Australia's oldest agricultural aid program is helping to speed up the recovery effort in Nepal from the devastating 2015 earthquake that killed 8,000 people and caused $10 billion in damage.
In the Himalayan country's mid-hills region, some villages lost 80 per cent of homes, and plantation forests established by Australia and other aid donors more than 40 years ago have been crucial to the reconstruction effort.
Initially, community-owned forests were harvested to provide low-cost timber for temporary housing and now it's being used for more permanent structures.
University of Adelaide agricultural scientist Ian Nuberg said the plantations were started in response to severe soil erosion caused by unregulated land clearing.
"Up to the 1960s there wasn't any real control over people using the forest and the population increased, people need the forest to live from and also to graze cattle in," Dr Nuberg said.
"Over time the hills became denuded and there was a period there that people were really worried about the Himalayas sort of washing down into the Bay of Bengal because of soil erosion."
Dr Nuberg heads a new forestry aid project with local partners developing better silverculture or forest management to help villagers improve their livelihoods and food security.
He said the earthquake had benefitted the project "in a perverse way" because it made local officials more open to the idea of cutting trees down as part of good forestry management.
The emphasis of the project, which also involves the University of New South Wales, has been on empowering local people to help themselves.
An Australian-built saw mill is making a big difference with profits from harvested timber staying in the area.
According to the Mayor of the Bhumlu district, Guman Dhoj Kumwar, the community-owned forests enabled a quick response to the earthquake, providing cheap timber for temporary housing.
Now the mill's profits were contributing to a community development fund.
"Initially we are focussing on the most poor, the untouchables and women," Mr Kumwar said.
"It will be used for their benefit, but we will also spend this money on community infrastructure such as improved roads and a drinking water system."
The project is also having an impact at a grassroots level, particularly with women who are growing cardamom on the forest floor.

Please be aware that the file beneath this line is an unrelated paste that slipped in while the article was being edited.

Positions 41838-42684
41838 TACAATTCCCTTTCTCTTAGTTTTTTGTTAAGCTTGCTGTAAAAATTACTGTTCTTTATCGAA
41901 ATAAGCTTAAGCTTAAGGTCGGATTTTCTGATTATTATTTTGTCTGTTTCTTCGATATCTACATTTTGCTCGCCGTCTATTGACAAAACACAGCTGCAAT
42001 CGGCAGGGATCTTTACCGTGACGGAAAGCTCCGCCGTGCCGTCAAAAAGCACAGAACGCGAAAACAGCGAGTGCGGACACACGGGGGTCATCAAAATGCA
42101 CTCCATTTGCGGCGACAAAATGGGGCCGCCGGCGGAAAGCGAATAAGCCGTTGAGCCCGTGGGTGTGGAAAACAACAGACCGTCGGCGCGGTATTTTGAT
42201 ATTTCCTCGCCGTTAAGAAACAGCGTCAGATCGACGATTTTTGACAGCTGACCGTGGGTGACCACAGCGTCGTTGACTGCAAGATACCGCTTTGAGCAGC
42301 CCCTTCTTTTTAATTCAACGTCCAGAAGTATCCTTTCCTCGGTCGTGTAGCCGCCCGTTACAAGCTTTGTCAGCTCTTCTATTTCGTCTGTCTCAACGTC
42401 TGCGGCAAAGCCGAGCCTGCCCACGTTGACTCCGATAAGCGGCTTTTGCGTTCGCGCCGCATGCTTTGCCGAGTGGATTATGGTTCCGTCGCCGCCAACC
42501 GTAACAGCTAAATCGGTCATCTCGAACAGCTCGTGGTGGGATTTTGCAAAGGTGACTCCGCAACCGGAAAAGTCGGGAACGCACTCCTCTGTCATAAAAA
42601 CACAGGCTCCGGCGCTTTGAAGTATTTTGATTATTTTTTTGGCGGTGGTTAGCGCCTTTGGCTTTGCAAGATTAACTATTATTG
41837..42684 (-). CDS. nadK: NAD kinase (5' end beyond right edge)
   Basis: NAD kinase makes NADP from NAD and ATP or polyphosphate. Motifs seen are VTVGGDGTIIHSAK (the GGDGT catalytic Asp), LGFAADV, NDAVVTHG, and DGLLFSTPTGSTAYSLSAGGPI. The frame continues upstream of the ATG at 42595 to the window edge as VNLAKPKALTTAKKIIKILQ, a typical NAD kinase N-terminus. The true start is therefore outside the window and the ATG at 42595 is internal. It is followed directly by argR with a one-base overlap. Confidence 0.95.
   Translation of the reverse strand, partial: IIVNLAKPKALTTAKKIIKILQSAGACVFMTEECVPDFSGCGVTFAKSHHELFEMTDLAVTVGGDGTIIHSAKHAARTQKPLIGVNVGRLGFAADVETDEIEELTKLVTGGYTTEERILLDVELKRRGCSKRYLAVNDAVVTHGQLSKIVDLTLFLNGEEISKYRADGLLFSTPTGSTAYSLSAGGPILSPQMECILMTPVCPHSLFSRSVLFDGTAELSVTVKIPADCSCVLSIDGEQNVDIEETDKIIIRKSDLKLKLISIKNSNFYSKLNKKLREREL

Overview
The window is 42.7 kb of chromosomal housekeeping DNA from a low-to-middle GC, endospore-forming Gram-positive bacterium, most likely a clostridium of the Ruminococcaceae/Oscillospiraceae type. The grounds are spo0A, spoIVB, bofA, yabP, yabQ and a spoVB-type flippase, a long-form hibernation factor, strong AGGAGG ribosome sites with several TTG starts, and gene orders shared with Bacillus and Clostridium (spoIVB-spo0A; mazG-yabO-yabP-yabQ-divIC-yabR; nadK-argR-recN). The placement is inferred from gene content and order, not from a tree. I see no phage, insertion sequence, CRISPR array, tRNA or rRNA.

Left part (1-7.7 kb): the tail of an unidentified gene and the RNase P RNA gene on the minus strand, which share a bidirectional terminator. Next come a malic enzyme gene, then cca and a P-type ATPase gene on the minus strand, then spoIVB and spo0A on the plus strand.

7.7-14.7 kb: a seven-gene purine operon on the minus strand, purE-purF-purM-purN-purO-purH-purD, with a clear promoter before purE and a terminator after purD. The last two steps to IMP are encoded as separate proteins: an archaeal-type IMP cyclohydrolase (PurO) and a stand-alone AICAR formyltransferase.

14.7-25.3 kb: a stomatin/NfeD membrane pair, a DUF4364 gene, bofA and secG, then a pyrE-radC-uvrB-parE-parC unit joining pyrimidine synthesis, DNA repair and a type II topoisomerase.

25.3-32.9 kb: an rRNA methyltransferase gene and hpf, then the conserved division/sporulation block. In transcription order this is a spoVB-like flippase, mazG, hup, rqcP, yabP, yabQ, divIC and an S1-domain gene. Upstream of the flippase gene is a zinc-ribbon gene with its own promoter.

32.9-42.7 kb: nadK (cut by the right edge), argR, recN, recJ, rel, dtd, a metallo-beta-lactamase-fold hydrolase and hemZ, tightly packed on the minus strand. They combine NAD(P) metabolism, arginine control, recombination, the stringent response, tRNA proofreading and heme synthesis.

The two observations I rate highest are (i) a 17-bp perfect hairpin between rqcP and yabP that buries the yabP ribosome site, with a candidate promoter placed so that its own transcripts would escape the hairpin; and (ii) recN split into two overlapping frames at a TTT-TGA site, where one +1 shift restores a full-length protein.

According to the head of a women's co-op growing cardamom, Sushila Kunwor, the low-maintenance, high-value cash crop was helping families improve their lives.
"We use the income from Cardamom to send our kids to school," she said.
"It also helps to pay for health bills. Some of the money is reinvested in farming and some helps us buy food in times of food scarcity.
"We contribute 10 per cent of our earnings into a community fund."
The forestry project is funded by the Australian Centre for International Agricultural Research (ACIAR), which is also paying for projects aimed at boosting agricultural production in Nepal.
It is one of the world's poorest nations and, according to the World Health Organisation, 13 per cent of the population is undernourished and 40 per cent of all children under five suffer from stunted growth.
The dean of agriculture at the University of Queensland, Neal Menzies, said much of ACIAR's focus in Nepal was on the Gangetic plains between India and Bangladesh, which had the potential to become a food bowl for South Asia.
"Look around, it's a fantastic fertile place so we can grow lots of crop here," Dr Menzies said.
"The farmers at the moment grow a lot of crop here but not as much as they could, so with introduction of a few new technologies there can be a tremendous increase in the amount of food that comes out of the Gangetic plain."
He said simple changes such as using Australian conservation farming techniques like leaving crop stubble in the ground to improve soil health and retain moisture, could make a significant difference.
"You can see at the end of the project how people's lives have changed, you can see that they've got some more dollars, they're able to send their kids to school, the slightly better clothes they're wearing, the kids are not so poorly nourished," Dr Menzies said.
Australian agricultural scientists like Dr Menzies are working in ACIAR projects in more than 30 developing countries.
"They're not projects that make scientists famous, these are not the projects you're going to write the Nature paper out of and get promoted to professor, but they are popular among University of Queensland staff because they're an opportunity to make a difference," Dr Menzies said.
According to the chief executive officer of ACIAR, Andrew Campbell, 200 years of farming a land of drought and flooding rains meant Australia was well placed to help poor countries grow more food more sustainably.
"If the world was your farm, Australia is not your best paddock, in fact there aren't many worse," Dr Campbell said.
"Australia's got a lot of expertise in agriculture and agricultural science and unlike say, the United States or Europe, our agricultural sector is not subsidised and so our solutions work without subsidies."
Sean Murphy's trip to Nepal was for the Crawford Fund's Food Security Journalism Award.